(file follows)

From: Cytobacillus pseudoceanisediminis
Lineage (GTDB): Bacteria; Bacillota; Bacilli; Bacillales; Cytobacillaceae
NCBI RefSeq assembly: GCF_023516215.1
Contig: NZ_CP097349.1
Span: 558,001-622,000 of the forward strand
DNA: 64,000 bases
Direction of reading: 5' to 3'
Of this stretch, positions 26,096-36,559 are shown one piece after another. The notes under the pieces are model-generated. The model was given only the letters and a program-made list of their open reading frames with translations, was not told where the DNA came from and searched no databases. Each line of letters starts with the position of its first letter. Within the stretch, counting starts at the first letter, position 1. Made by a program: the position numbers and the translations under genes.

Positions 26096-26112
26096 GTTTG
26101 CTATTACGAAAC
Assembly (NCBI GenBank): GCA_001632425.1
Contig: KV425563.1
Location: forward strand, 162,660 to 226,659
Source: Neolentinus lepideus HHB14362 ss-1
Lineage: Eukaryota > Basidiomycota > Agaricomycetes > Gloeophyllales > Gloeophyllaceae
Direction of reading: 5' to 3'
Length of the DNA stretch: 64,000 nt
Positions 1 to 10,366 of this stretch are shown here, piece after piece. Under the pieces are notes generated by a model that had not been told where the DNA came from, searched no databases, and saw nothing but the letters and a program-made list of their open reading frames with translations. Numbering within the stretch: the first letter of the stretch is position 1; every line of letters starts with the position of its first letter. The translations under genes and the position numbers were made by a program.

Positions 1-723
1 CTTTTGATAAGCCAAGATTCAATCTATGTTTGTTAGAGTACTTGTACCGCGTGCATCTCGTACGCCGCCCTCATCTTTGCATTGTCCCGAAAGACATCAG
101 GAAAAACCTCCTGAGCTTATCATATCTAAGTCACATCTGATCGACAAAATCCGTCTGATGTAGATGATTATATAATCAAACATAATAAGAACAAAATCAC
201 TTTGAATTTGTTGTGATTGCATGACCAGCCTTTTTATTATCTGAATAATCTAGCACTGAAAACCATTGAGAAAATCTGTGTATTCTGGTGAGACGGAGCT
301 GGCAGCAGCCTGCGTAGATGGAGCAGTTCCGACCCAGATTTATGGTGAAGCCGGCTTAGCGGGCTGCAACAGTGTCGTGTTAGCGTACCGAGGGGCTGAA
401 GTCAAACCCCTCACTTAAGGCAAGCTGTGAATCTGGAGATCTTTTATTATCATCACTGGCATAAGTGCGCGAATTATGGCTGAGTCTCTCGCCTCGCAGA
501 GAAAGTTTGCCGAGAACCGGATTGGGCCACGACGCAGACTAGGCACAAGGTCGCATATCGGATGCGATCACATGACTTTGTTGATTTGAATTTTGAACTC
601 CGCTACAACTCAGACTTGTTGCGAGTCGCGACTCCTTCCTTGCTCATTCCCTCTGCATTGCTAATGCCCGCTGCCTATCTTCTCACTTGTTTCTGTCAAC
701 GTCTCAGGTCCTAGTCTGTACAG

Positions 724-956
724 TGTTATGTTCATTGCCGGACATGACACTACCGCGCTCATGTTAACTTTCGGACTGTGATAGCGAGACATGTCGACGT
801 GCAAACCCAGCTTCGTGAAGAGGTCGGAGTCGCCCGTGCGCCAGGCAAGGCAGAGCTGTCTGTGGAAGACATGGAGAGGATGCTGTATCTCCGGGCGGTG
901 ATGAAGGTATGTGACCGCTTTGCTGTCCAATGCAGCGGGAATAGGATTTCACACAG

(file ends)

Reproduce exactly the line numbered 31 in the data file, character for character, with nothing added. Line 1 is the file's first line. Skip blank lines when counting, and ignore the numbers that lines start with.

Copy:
801 GCAAACCCAGCTTCGTGAAGAGGTCGGAGTCGCCCGTGCGCCAGGCAAGGCAGAGCTGTCTGTGGAAGACATGGAGAGGATGCTGTATCTCCGGGCGGTG